Missouri: nothing special

An outfit called WalletHub has been sending us news releases for about three years telling us they’ve been rating the states on various topics.

WalletHub has called itself a “personal finance social network.”  It’s owned by Evolution Finance, a company that says it can compare thousands of credit cards for best deals.   We’ve gotten its reports comparing states on various issues.

Various organizations compare states for various reasons and we’ve never yet seen a rating of the states that isn’t questioned by critics who have their own statistics that question the findings.  And it’s always good to look at the organization doing the ratings to see if there’s an agenda that is behind it (We’ve all seen the Chamber of Commerce, NRA, Right to Life and other ratings and endorsements in political campaigns).

One thing we have noticed year after year after year, survey after survey after survey is that Missouri, for all political self-praise that it lavishes on itself, seldom shows any exceptionalism.  The surveys paint Missouri as a state that either doesn’t try to excel or whose citizens and leaders don’t care enough about being in the top tier of states that they’ll commit to doing what it takes to get there.

Because WalletHub insists on being in our face every couple of weeks with new findings, we’re going to look at the picture this organization paints of Missouri.  Other surveys look at other issues.  But in years of reviewing these studies, the impression remains that Missouri talks a better game than it plays.  So here are some findings from WalletHub.

Spending: Missourians rank sixth in the country when it comes to spending money, based on ten factors. While many candidates have been bemoaning the $19-20 trillion national debt, none that we have heard voice any concerns about the total consumer debt, reported by the New York Fed in May as $12.25 trillion and rising for the last seven quarters. The increase in debt in the first quarter of the year was the largest since the beginning of the Great Recession.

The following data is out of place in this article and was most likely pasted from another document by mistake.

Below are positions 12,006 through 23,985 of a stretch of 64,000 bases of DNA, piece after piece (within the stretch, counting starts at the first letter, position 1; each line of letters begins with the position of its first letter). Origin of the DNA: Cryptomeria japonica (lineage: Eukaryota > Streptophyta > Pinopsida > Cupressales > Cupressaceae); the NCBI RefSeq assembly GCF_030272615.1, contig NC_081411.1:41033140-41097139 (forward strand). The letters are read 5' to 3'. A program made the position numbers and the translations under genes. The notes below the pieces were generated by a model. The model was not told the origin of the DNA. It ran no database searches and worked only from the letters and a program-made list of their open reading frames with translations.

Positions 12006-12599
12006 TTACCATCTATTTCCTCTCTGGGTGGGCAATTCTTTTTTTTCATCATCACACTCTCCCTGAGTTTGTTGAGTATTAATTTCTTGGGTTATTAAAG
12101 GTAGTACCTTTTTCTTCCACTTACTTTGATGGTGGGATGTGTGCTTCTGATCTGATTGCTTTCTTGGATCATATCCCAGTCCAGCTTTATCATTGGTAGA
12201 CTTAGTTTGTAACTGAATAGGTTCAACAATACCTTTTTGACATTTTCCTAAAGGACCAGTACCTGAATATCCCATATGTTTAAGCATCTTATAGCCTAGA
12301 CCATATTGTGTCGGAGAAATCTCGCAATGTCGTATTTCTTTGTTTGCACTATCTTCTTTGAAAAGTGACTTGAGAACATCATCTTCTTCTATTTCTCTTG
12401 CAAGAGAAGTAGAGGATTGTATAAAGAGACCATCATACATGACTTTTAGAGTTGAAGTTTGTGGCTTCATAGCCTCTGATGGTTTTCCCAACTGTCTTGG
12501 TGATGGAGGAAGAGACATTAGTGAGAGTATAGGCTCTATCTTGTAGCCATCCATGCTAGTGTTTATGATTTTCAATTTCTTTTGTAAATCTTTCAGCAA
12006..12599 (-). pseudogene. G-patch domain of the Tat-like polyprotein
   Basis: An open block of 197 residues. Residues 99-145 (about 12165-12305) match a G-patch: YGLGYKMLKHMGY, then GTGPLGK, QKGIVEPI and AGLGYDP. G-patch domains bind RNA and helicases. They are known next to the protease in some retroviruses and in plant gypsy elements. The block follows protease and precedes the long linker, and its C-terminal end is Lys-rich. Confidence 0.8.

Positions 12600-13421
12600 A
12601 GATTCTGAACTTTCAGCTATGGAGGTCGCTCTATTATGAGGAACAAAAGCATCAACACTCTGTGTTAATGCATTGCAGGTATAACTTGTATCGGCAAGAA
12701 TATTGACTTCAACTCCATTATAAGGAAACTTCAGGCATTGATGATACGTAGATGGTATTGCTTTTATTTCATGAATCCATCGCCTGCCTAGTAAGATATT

Missourians apparently love to go shopping.  Making their state better in other important ways doesn’t seem as important.

Best and Worst School Systems: Missouri overall is 32nd.  We are 29th in a category called “School System Quality” and we’re 39th in School System Safety, whatever that means.  Thirteen categories are used in the “quality” rates.  Safety is based on disciplinary-incident rates per 100,000 students, bullying incident rates, and youth incarceration rates of people under 21 per 100,000. We are 41st in controlling bullying.  Missouri is the 24th best state for teachers.

But we are 34th in places for nurses to work.

And if you are a working mom, the picture is not good.  34th overall (27th in child care, 29th in professional opportunities, and 38th in work-life balance).

It therefore might be surprised to learn that Missouri is ranked ninth in women’s equality according to WalletHub (17th in workplace environment, ninth in education and 16th in political empowerment).

Missouri is 33rd in wealth, adjusted for population (36th in income rank, 35th in GDP per capita, and sixth in taxes paid per capita).

But we are the 45th most financially literate state.  Other factors smother our ranking of third in knowledge and education.

The studies say we’re the 30th among green states.  We’re 12th in environmental quality but rank 37th in eco-friendly behaviors and 33rd in climate change contributions—a reflection, perhaps, of ancoal-fired utilities produce)

These are some of the results from one of many studies that rank Missouri as a state that is often mediocre at best and poor at worst.  And apparently, Missourians and their leaders are comfortable being nothing special.

Myron Cohen, a comedian of the 50s and 60s who often was on the Ed Sullivan Show, used to tell the story of a husband who came home one day and noticed his apartment smelled of cigar smoke.  When his wife would not admitted she had taken up cigar smoking, the husband started searching the place and in the bedroom close he found a man standing in his undershorts. “What are you doing here?” the husband demanded.   And the man responded, “Everybody gotta be someplace.”

So it is with rankings.  Everybody’s gotta be someplace. 

Too bad so many surveys show Missouri doesn’t want to be someplace better.






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